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Working Paper Series

The QUB Human Rights Centre working paper series represents some of the best research conducted by our Master's students through their dissertation. The Human Rights Centre has over 25 years of experience in developing the research skills of Master's students, and the working paper series is an opportunity to showcase some of the innovative and excellent work they produce. The series is edited by Róise Connolly and is published once a year after the grading of the dissertations.

A powerful Retort: Foreign direct liability as an essential mechanism of redress for victims of human rights violations by multinational extractive corporations

Marisa McVey

Postgraduate HRC 2015 Working Paper No. 1


The sheer size, power and physical impact of extractive corporations indicate that they must take into account human rights obligations in their host countries. As it stands, soft law initiatives have failed to hold corporations to account or give victims appropriate redress; instead they have focussed more on placating business interests. Increasingly, human rights activists are looking at more creative avenues to fulfil victims’ restorative needs, and foreign direct liability has extended globally in recent years as a means to fill this accountability void. This study contends that the qualities of tort law can provide for a victim-centred alternative to soft law codes by realising the victim’s right to truth, justice and reparations. It will illustrate the future potential of foreign direct liability to be used against extractive MNCs, specifically in the UK and the rest of Europe. This research comes at an extremely significant time in the development of foreign direct liability in Europe, especially with the recent Kiobel decision in the United States. This study was completed in September 2015 and only incorporates relevant developments up to that date.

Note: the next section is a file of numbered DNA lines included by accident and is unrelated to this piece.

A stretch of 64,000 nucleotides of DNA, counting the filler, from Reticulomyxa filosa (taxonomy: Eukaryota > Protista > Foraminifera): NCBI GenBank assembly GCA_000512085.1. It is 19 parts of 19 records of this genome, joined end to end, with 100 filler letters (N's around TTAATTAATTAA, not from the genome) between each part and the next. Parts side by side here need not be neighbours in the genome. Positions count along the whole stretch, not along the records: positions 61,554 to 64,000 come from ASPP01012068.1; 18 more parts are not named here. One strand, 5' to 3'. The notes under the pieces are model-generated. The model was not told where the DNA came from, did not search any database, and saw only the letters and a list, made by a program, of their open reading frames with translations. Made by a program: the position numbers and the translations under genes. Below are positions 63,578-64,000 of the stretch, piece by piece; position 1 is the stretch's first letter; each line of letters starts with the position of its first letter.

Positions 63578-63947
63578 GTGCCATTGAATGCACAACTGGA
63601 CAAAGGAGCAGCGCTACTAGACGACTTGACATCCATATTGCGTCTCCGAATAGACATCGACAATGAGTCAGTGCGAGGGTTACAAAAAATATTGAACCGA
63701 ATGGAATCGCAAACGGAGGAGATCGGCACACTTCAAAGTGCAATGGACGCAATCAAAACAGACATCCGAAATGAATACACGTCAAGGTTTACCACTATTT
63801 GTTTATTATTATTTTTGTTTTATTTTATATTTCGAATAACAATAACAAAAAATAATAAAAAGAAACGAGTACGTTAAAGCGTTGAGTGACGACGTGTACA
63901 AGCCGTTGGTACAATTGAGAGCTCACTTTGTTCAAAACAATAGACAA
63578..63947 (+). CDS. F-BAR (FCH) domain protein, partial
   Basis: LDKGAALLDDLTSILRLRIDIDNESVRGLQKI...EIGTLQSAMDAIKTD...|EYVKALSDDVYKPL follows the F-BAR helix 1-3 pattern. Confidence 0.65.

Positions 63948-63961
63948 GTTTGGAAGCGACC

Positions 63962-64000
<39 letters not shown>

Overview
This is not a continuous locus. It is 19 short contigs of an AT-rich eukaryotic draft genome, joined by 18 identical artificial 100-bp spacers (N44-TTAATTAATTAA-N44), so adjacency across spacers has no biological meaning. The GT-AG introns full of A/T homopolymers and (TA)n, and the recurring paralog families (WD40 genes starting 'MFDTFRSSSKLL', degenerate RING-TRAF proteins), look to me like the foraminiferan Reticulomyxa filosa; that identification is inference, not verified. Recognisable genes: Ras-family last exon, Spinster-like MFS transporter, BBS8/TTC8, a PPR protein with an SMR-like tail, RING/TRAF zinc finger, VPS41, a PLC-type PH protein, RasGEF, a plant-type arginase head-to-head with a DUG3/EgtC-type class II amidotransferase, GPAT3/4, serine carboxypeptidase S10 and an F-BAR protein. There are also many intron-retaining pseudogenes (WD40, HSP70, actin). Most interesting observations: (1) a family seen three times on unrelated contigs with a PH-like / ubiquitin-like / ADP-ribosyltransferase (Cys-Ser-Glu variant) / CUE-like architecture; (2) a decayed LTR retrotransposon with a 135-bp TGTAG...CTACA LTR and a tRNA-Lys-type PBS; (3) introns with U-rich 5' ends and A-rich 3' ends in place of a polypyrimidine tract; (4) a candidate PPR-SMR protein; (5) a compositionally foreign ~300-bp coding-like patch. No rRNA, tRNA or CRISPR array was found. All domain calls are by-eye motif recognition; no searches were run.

Responsibility to be accountable? Lessons from the Srebrenica trials

Steven van de Put

Postgraduate HRC 2015 Working Paper No. 2